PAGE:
Phew. So that’s the very big picture. It’s a good time to be a builder, but it’s going to be hard to find all the construction workers, tradesmen, consultants and other workers needed in the next few years, and hopefully the quality of the build isn’t compromised.


* Technically, we’re predicting 2017 to be the first year that more attached homes get building consent than detached houses. It will probably be 2018 or 2019 before Auckland completes more attached homes than detached houses.

** A hammer, that is.

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  1. What about something crazy? We need more houses; how about major tax breaks for residential developments, maybe even create SEZs in Auckland and Chch with 0% tax on residential developments.

    1. What do you mean when you say “zero % tax”? I’m not a tax expert but I don’t think companies pay GST, so the only tax you could potentially waive is company tax on profits earned. And I’m not sure why we’d do that?!?

      I mean, I think houses are important but what’s the rationale for exempting them from tax rather than, say, another important good such as toilet paper?

      1. GST is levied on new houses. It generates considerably more tax than Council developer levies and charges. I have long thought that all those arbitrary and form inducing Councils charges should be dropped and Councils should get their locally generated construction GST. Of course Finance Ministers wouldn’t like that -they want free rein to pick and choose where to spend tax revenue or who to offer tax cuts to.

      2. I am not sure construction will fall off that much in Canterbury. My reading of residential consent numbers is that in the last building cycle -Canterbury was consenting something like 375 residences a month. Recently we have plateaued around the 400s to low 500s. So it might drift down a bit but commercial construction is still picking up -as anyone who has been down to Christchurch will tell you -we still have a city to build -the CBD in particular is nowhere near finished -or even half way.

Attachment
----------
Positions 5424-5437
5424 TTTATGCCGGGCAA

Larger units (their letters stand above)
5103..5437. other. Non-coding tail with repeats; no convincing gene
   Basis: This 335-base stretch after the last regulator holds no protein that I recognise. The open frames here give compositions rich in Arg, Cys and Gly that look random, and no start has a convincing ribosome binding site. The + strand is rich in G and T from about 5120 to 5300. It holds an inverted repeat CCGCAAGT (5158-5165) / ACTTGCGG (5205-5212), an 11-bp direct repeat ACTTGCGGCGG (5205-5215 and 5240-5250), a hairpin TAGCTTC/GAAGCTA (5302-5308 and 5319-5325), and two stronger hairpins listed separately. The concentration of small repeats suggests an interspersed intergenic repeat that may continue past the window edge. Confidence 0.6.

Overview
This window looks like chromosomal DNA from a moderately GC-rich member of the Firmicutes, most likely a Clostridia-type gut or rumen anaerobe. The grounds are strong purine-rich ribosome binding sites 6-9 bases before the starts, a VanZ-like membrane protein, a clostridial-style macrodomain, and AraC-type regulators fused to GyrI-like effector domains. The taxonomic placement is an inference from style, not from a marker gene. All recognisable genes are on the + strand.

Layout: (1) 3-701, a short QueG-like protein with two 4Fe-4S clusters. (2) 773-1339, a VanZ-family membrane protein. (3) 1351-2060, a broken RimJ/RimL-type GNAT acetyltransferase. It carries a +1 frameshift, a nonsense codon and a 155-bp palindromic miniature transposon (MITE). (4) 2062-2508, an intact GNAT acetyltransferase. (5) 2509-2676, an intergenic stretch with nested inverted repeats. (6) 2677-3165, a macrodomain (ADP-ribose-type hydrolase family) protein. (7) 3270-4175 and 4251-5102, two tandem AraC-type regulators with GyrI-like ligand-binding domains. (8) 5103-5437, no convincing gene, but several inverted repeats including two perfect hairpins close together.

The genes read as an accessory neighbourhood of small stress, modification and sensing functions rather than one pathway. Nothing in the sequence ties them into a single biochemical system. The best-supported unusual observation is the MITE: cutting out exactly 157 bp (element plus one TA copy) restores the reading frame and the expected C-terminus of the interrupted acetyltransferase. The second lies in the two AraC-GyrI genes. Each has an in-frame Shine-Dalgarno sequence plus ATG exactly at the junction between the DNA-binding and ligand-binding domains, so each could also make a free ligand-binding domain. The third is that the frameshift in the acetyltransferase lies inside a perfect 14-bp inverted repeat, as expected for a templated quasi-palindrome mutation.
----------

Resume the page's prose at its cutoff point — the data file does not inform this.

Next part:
Oops this was meant to go at the bottom -not as a reply to Stu.

        1. Hi Brendon, appreciate your optimism about Christchurch and your comments on the city. As you will have seen, I’ve been tracking residential consents for Greater Christchurch (as opposed to the whole of Canterbury) and will probably have the graph back in for next month’s post.
          Consents are still at elevated levels but trending down, it’s hard to say what level they’ll stabilise at. Heading back to long-term averages seems like a reasonable guess, as you say.

        2. I think Canterbury figures are a reasonable proxy for Greater Christchurch. There will be some growth in towns like Timaru, Ashburton and smaller rural centres like Darfield -but not a lot -especially now with the dairy downturn.

          People have been talking about Christchurch’s construction labour force migrating north to Auckland for a year or so, since the residential build peaked but nothing dramatic has happened. I think like you said John -it is likely to be a slow drift down to the level of the last building cycle peak -when NZ had its last immigration influx.

          Also because of the earthquake recovery -Canterbury’s building capacity has increased and some of it is fixed in place -it cannot migrate, production capacity such as Concision’s panelised build factory.

    2. Hang on, now you want to directly subsidize the private sector construction industry? Coming from the guy that cries foul when restaurants rent footpath space from the council to do business?!

      1. One approach might be KiwiBuild using private contractors
        If you build houses on a government contract, it’s tax free

        No different to the government paying Ford for police cars or Steyr for assault rifles

        1. Ford and Steyr both have to pay company tax on their profits, and so does any private contractor building homes for Housing New Zealand etc. You might argue that some overseas companies don’t pay enough tax in NZ due to structures which make them show artificially low profits, but that’s a different issue and not relevant to this discussion.